BY NICOLAS FERNANDES
A woman with a fatal bone-breaking disease that sent her to the hospital so many times her parents were accused of child abuse is now living independently and hasn’t ‘cure’ in over 10 years.
Celeste Labayen, 32, of Murrieta, California, USA, suffers from Osteogenesis Imperfecta Type One, a rare genetic disorder characterized by bones that can break from the slightest movement.
They used to break from playing with her siblings and being held by her parents, once occasion where she severely fractured her femur at the age of ten left her wheelchair bound for 15 years.
After having rods put in both tibias and her femur as a teenager, doctors gave her Pamidronate injections for the next ten years, increasing her bone density levels.
By age 25, the 4’2 woman’s bones were finally in good enough shape for her to get out of her wheelchair and relearn how to walk, which allowed her to move across the country by herself a mere two years later.
Celeste has adapted to her surroundings, doing everything much more carefully than the average person to ensure that she doesn’t break or fracture her bones.
Her adaptive lifestyle has also allowed her to go on vacations abroad, including those to Mexico, the Dominican Republic and the Philippines.
She said: “When I was a kid, I could break a bone from doing anything.
“It was really tough on my parents because they were trying to deal with taking care of a child with a condition they knew nothing about and were being wrongfully accused of intentionally hurting me.
“Those procedures really changed me. My bones are so much stronger now.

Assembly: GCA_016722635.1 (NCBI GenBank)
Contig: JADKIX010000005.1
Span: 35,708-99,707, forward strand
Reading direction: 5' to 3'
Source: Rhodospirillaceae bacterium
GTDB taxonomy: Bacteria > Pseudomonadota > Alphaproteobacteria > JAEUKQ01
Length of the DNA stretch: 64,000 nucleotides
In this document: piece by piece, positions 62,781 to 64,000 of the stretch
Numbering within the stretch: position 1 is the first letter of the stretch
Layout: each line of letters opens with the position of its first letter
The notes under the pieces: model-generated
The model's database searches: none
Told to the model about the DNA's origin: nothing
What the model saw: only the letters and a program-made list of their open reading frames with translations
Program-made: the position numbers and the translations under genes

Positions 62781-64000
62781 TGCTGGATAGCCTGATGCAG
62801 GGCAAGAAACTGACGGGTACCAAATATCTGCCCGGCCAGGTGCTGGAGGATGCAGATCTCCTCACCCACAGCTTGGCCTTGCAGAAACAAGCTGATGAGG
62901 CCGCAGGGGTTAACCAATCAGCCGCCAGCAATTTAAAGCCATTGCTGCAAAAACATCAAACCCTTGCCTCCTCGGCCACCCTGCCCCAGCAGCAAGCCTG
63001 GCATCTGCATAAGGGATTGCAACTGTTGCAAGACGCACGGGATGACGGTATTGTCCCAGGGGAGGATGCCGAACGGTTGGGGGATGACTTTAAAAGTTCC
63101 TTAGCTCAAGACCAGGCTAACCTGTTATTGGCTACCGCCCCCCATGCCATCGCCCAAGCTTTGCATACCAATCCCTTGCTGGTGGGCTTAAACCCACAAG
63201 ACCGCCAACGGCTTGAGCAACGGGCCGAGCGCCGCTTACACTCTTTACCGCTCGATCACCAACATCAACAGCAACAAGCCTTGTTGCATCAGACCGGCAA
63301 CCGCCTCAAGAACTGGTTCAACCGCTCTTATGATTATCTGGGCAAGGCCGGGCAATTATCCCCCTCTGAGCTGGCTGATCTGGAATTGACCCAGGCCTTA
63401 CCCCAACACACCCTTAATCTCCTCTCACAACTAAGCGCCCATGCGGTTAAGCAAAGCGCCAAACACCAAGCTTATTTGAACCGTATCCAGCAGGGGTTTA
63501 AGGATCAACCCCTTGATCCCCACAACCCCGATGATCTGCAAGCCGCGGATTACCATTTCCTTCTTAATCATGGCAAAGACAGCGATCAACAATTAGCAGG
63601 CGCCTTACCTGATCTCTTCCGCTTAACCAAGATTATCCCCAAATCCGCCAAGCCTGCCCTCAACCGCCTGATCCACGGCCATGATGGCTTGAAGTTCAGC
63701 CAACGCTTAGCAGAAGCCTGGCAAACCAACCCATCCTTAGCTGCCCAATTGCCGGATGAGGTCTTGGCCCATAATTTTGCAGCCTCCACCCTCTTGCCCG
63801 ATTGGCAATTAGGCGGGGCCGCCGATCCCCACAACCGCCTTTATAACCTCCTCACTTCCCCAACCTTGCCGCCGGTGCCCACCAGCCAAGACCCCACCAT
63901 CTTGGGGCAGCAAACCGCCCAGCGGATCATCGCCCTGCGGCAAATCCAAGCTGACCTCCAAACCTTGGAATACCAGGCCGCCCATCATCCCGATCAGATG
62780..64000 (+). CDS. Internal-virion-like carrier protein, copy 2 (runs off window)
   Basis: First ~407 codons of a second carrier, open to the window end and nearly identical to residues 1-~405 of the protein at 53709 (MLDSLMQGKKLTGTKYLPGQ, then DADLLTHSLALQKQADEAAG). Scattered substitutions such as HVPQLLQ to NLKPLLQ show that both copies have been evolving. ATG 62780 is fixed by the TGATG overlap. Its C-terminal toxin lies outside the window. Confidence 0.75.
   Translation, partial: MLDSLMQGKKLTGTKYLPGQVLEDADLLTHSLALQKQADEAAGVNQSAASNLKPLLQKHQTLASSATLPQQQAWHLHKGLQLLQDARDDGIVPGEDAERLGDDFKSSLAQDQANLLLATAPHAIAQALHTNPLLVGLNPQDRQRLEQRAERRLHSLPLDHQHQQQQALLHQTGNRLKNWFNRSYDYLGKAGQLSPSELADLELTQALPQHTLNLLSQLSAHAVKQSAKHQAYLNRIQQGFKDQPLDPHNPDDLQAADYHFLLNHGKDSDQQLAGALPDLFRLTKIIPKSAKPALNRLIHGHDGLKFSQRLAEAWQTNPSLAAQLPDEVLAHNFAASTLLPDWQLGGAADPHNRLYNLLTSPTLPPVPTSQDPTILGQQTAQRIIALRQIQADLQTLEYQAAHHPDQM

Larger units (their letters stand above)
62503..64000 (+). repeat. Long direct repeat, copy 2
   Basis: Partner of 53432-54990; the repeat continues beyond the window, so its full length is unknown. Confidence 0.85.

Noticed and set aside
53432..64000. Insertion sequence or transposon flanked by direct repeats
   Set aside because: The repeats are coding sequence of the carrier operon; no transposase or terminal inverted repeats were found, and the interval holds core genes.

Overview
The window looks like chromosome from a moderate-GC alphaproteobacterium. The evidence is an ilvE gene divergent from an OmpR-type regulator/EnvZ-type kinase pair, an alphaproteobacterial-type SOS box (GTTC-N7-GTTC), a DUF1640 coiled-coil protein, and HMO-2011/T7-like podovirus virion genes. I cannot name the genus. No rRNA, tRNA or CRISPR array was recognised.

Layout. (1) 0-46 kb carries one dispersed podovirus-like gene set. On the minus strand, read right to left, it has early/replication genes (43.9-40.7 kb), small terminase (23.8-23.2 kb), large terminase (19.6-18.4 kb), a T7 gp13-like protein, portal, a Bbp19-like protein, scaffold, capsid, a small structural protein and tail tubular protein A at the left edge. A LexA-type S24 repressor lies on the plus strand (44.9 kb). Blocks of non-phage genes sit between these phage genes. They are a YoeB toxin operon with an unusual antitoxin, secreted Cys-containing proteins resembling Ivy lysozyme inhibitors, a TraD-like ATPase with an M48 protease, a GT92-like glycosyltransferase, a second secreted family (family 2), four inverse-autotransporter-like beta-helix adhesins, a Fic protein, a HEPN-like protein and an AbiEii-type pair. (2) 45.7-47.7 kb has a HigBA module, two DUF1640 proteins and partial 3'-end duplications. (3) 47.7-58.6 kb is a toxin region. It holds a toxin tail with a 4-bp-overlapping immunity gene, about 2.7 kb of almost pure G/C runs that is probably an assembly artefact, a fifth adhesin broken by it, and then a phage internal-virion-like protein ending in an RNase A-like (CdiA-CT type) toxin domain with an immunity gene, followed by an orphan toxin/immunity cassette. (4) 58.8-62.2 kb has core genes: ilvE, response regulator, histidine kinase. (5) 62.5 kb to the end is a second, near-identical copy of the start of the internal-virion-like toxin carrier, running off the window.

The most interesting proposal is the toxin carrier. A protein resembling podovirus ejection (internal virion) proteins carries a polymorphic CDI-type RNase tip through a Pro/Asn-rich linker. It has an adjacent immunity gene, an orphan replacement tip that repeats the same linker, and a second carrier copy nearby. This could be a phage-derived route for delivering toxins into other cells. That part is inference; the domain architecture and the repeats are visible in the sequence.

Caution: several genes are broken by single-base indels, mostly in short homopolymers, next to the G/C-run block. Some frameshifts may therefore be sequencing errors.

“I felt like a baby learning how to walk. It was the first time I was able to get out of my chair since I was ten years old.
“I had to teach my body how to stand up again and I had to rebuild all of the muscles. At first, it was difficult to even try to stand up.
“I’m living in an apartment now and being independent. I have a roommate that helps me with what she can, but for the most part I’m doing things by myself.
“I am able to walk my dogs and go grocery shopping alone. I never would have imagined this.
“Traveling has been much easier. There are so many more places I can get to.”
While her life has drastically changed, the condition still affects Celeste in several ways.
She often experiences chronic muscle and joint paint while going through her daily life.
Celeste said: “It is a lot better, but I still get aches and pains on a regular basis.
“Sometimes I’ll be out running an errand and I’ll randomly feel pain on a certain part of my body.”
She also has not had any luck securing a job since relocating to California.
While her mobility is a lot better than it previously was, she feels it is holding her back from working.
Celeste said: “I still haven’t been able to find a job.. That has been a really tough thing to deal with.”
But one of the worst affects of the condition is finding a partner who is interested in building a future with her.
She added: It’s really difficult to find someone who is serious about dating me. I hope that eventually changes.”
Osteogenesis Imperfecta is a genetic mutation in the collagen that keeps the bones secure, according to Dr. Francis Glorieux, chairman of the Medical Advisory Council at the Osteogenesis Imperfecta Foundation.
“It is caused by an anomaly in the collagen of the bone. The collagen keeps the bone hard so that it can function properly. When the anomaly is present, it causes the bones to become brittle.”
Dr. Francis added: “In severe cases, rods can be put in the legs, arms and spine to keep the bones straight even when they fracture.
“One thing that is striking is the resilience of those with the disease. Despite their limitations, they are extraordinary. I have several patients who go to university every day on their wheelchairs.”